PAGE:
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How to photograph cats (the professional way)

24 July, 2007

Some more tips from the excellent 1-day workshop organised by the Novice Breeder Advice group in May this year – professional photographers, Anatoli Krassavine and Valentina Koulagina shared their secrets of how to photograph cats.  They showed us some of their handiwork, and made it all look easy.  In short, if you want to take good photos of cats:

— Get on the cat’s level (or get the cat on yours using a prop like an ironing board).  Don’t shoot any of those downward views of your cat looking up (use that ironing board)

— Don’t use a built-in flash (as it’s not powerful enough, and too slow).  Use an external flash unit and move it farther from the camera lens, at an angle of 5-10 degrees

— Background – use a plain background.  The colour should complement the cat, its eye colour and fur pattern.  It should not be reflective.

— Use a reflector shield to bounce the light off the flash onto the cat – it can also be used to direct natural light onto the cat.

— You need at least 2 people for cat photography – the photographer and the cat wrangler.

— Try hiding a hot water bottle under the covers of the surface – cats enjoy heat and may settle down.

— Use entertainment (e.g. tickler toys).  Cats also love a cuddle.  Or use bribes like food, dip a prop in tuna oil for instant attraction!

— Keep props simple, e.g. a feather adds a spot of colour and interest and changes the character of the cat.  A simple stick, fruits and veg are other props.  A yellow rose complements the amber eyes of a cat.  Or use owners as props.

— It is not mandatory to photograph the whole cat.  Get close, and  closer and even closer for dramatic effects.

— Most importantly:  The cat will do what it wants, when it wants!

[PS – For best results, I think it helps to have a really good digital camera as well, plus photo manipulating software like Photoshop]

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5 comments

  1. Do you know if it works well to photgraph kittens with natural lighting and a fast shutter speed? My Mother in law has 4 week old baby kittens that I want to photograph =)


    • Hi, yes natural lighting is fine.

      I have the kittesn on the bed with the curtains wide open so the sunshine comes in – does them a world of good.

      I only have a basic digital camera and everything is auto. Sometimes I override the flash because I find the flash tends to white-out and even out everything, but otherwise I just rely on my 6 year-old camera to do it all. The only time I find flash handy is if it’s a black kitten. Also, if you can have the natural light bouncing off another source to illuminate the kittens from all angles that would be perfect.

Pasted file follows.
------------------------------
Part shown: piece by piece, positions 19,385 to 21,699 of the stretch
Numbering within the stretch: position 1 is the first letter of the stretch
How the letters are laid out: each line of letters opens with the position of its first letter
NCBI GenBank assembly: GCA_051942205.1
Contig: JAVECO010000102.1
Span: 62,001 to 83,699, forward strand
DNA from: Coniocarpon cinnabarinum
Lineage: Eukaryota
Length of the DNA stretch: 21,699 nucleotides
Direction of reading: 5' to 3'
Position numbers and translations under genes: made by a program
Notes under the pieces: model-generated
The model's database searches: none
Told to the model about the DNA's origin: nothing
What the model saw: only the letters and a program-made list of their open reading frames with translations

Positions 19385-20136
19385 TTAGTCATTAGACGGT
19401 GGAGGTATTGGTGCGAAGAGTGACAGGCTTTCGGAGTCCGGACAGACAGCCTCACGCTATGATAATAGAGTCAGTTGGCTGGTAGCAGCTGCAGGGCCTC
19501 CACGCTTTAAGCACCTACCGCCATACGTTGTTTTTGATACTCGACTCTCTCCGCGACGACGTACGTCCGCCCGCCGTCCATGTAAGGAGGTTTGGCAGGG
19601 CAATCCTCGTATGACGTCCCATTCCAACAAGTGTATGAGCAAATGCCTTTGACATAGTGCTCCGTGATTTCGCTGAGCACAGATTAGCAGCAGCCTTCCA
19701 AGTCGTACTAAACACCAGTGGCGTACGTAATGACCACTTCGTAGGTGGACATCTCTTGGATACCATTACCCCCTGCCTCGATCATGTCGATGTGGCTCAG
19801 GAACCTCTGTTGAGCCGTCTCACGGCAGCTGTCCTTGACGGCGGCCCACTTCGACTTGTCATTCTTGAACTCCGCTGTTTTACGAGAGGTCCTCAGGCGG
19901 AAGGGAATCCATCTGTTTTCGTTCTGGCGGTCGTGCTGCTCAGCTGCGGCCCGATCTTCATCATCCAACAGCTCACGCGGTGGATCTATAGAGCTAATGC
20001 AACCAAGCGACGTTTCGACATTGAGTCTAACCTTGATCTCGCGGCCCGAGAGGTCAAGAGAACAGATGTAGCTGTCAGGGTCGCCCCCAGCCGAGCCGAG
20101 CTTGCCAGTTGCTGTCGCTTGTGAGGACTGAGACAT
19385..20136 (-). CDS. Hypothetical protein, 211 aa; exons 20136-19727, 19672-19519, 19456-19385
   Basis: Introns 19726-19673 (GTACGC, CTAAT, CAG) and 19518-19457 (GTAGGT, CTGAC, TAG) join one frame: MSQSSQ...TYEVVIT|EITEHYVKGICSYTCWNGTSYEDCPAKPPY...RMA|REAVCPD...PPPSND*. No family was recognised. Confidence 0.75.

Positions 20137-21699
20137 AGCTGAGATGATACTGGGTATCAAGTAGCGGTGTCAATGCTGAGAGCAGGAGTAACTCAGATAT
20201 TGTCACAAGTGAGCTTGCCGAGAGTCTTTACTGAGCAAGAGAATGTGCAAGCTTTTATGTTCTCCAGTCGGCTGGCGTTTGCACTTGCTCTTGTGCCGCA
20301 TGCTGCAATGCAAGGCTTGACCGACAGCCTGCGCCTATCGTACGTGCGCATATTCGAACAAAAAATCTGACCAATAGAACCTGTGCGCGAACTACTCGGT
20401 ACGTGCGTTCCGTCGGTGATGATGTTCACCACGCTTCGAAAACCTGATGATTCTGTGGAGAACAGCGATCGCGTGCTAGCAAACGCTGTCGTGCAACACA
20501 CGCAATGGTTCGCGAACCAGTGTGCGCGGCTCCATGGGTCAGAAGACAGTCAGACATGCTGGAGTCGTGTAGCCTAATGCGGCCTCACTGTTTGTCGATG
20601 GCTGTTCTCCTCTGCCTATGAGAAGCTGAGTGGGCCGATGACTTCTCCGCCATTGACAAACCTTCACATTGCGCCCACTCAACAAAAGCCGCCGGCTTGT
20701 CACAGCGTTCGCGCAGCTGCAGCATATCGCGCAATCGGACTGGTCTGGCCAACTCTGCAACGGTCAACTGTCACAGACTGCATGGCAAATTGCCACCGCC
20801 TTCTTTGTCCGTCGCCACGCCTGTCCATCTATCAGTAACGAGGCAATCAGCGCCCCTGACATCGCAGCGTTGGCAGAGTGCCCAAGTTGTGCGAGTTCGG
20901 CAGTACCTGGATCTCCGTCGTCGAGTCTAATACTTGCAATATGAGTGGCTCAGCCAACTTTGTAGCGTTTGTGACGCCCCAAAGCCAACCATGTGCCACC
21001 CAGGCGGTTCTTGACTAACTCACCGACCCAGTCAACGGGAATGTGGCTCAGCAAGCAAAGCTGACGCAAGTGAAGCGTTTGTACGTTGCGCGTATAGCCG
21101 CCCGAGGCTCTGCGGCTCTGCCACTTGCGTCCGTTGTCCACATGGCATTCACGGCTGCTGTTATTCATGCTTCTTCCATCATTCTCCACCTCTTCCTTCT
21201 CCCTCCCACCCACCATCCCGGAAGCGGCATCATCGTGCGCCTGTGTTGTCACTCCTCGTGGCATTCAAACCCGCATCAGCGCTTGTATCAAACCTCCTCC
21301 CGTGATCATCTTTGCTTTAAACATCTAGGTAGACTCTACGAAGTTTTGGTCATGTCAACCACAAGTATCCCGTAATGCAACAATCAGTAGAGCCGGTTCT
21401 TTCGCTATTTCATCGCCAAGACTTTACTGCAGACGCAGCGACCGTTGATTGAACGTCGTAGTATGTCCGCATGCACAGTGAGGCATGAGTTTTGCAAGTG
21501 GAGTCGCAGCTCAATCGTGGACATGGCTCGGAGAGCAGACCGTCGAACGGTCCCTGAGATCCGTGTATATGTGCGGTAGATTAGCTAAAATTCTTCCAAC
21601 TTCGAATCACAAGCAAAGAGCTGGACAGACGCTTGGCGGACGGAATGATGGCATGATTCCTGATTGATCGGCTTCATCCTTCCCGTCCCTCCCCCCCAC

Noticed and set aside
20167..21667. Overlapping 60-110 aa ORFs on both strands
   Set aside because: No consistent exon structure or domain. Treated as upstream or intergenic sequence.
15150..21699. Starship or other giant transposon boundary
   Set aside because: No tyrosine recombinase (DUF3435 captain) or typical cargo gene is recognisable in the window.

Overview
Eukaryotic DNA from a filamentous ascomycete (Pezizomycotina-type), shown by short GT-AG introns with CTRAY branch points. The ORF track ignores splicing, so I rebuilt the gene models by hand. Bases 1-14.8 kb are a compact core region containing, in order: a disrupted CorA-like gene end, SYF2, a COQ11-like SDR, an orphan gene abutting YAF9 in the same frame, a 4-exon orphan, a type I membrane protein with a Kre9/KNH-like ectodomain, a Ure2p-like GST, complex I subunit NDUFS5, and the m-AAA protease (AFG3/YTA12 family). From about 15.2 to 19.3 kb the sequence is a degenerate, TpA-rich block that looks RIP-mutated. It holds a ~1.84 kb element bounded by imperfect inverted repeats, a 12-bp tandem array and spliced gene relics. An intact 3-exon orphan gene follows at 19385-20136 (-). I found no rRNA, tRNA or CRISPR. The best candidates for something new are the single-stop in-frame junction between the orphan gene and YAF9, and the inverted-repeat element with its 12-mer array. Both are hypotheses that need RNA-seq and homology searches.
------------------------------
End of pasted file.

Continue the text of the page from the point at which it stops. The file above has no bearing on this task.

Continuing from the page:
Of course, if you have a proper digital SLR you can shoot in RAW and correct that on the computer.

      The trick is (1) get on the same level of the kittens (2) have someone (or yourself) use a wand toy to direct their attention and gaze (3) have them looking towards the camera if possible (4) get close (5) use simple props like a feather.

      If you send me the photos I’ll post them on the blog!

      Good luck and best wishes!


  2. In my cat photos, the whiskers always end up looking rough, almost as if they’re made up of lots of little segments with spaces in between. They don’t look like smooth lines, in other words. Do you have any idea what could be causing this or what I could do about it? Thank you.


    • Hi Ros, thank you for reading my blog.

      Hmmm … it sounds like pixellation which is to do with the resolution that your camera is set to. Could you send me a photo so I can see exactly what’s going on?

      Best wishes,

      ________________________________


      • Thanks for answering! I’ve emailed you a photo to demonstrate. These days, my photos are usually 3072 x 2304 in size, and my camera has 7.1 megapixels. If I reduce the size of the photo (in pixels) to fit onto the computer screen, it makes the whisker problem look even worse than in the original. The only “solution” I’ve found is to go over and over the whiskers with a blur tool in a photo editor. It’s time-consuming and less than ideal because I end up losing some of the nice whiskery look.



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